We always find the Maori and Polynesian exhibits fascinating. They contain many smaller canoes as well as a typical Waka and the smaller exhibits are dwarfed by a huge recreation of a Baurua voyaging canoe from the central pacific. This 76 foot canoe was built in 1976 using traditional methods and made 2400 km journey to Fiji.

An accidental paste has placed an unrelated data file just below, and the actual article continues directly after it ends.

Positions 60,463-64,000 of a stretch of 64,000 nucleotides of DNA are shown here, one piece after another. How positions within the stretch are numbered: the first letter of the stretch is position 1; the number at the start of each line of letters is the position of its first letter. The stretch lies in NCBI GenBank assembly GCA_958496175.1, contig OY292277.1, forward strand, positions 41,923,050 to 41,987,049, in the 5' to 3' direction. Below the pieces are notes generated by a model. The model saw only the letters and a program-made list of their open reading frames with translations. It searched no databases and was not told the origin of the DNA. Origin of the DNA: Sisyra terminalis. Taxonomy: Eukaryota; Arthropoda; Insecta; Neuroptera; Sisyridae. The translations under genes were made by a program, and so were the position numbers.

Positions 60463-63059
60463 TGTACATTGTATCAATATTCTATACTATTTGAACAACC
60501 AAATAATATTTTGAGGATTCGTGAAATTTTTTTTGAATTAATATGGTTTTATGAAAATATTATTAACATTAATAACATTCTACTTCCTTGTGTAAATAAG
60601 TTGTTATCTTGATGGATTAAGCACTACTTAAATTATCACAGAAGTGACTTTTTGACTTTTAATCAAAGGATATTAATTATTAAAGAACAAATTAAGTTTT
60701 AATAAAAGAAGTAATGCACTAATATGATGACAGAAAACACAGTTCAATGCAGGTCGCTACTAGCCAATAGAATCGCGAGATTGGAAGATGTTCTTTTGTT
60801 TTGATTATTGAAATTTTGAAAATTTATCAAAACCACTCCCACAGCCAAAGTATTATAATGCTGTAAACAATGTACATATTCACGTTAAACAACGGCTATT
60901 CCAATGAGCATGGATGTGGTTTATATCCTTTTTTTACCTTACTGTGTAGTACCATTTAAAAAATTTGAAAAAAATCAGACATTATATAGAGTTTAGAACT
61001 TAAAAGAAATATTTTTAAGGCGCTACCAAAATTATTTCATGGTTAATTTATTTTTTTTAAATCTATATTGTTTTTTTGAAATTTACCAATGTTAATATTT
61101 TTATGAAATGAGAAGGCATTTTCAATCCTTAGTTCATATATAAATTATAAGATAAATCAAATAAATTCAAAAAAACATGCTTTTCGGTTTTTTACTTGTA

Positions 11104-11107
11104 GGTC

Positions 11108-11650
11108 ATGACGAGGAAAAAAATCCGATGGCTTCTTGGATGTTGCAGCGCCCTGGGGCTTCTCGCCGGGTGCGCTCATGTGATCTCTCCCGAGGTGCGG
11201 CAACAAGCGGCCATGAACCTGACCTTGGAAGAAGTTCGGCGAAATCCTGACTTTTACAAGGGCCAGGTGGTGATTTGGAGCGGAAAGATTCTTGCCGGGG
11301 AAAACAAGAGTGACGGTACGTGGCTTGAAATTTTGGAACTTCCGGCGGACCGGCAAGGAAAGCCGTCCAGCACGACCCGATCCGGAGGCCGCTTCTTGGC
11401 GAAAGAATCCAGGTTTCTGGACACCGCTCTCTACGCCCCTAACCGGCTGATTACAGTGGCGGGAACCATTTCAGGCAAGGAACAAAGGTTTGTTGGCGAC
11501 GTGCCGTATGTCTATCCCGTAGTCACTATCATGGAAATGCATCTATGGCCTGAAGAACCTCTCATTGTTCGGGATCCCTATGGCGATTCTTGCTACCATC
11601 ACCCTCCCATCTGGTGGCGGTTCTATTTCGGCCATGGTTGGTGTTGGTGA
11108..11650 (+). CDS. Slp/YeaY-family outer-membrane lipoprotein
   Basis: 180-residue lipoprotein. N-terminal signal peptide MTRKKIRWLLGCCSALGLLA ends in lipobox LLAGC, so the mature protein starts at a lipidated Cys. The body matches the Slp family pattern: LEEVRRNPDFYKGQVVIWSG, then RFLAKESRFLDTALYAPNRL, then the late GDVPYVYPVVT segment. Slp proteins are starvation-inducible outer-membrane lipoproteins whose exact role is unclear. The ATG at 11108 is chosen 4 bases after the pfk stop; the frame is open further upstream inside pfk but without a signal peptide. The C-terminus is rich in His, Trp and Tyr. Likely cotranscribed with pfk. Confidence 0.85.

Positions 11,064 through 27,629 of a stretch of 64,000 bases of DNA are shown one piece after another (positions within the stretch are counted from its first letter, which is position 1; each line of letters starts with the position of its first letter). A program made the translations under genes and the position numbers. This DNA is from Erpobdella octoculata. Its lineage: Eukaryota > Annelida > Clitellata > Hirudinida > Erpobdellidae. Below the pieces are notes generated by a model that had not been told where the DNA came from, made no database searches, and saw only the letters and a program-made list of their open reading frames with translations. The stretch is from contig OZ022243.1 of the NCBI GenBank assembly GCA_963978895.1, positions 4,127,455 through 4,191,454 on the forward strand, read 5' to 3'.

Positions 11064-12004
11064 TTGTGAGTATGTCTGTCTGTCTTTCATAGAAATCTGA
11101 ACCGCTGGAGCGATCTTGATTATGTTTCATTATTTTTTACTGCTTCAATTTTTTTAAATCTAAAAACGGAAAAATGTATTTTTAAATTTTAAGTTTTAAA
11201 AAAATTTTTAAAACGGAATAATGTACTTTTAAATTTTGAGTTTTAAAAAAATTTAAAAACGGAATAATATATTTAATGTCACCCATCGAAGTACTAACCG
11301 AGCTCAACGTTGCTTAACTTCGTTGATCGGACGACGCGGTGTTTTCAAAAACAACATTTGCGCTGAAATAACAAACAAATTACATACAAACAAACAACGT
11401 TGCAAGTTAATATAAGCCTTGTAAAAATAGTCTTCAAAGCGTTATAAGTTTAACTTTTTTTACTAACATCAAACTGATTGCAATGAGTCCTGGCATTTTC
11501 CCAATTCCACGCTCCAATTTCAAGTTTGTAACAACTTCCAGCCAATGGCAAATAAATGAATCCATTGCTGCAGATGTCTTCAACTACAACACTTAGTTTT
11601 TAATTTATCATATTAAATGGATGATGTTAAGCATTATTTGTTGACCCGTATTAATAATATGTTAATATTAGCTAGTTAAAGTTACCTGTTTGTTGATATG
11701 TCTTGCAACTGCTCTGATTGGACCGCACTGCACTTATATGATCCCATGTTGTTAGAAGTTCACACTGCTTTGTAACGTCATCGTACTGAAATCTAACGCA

The museum has an excellent 16 page A4 sized guide that is worth getting for $3 - there is a lot of useful background as well as the museum coverage. It is worth getting and reading in advance if you are spending time in Auckland. There is also a Friends programme and membership at $40 offers unlimited free visits for the member and a guest, so would pay off in a couple of visits - in addition there are newsletters and reciprocal benefits at many other museums world wide. We have joined a number of such organisations in NZ and the UK and they seem to benefit everyone as a large membership is one element in the justification of funding from other bodies. Some give exceptional value such as the NZ Historic Places Trust that provides reciprocal membership of the UK National Trust for little more than the entry to a single property in the UK! The National Maritime Museum also has an excellent web site masterminded by Larry which has lots of maritime history as well as covering the museum itself. Larry Robbin's personal home page also covers all the other maritime museums in New Zealand.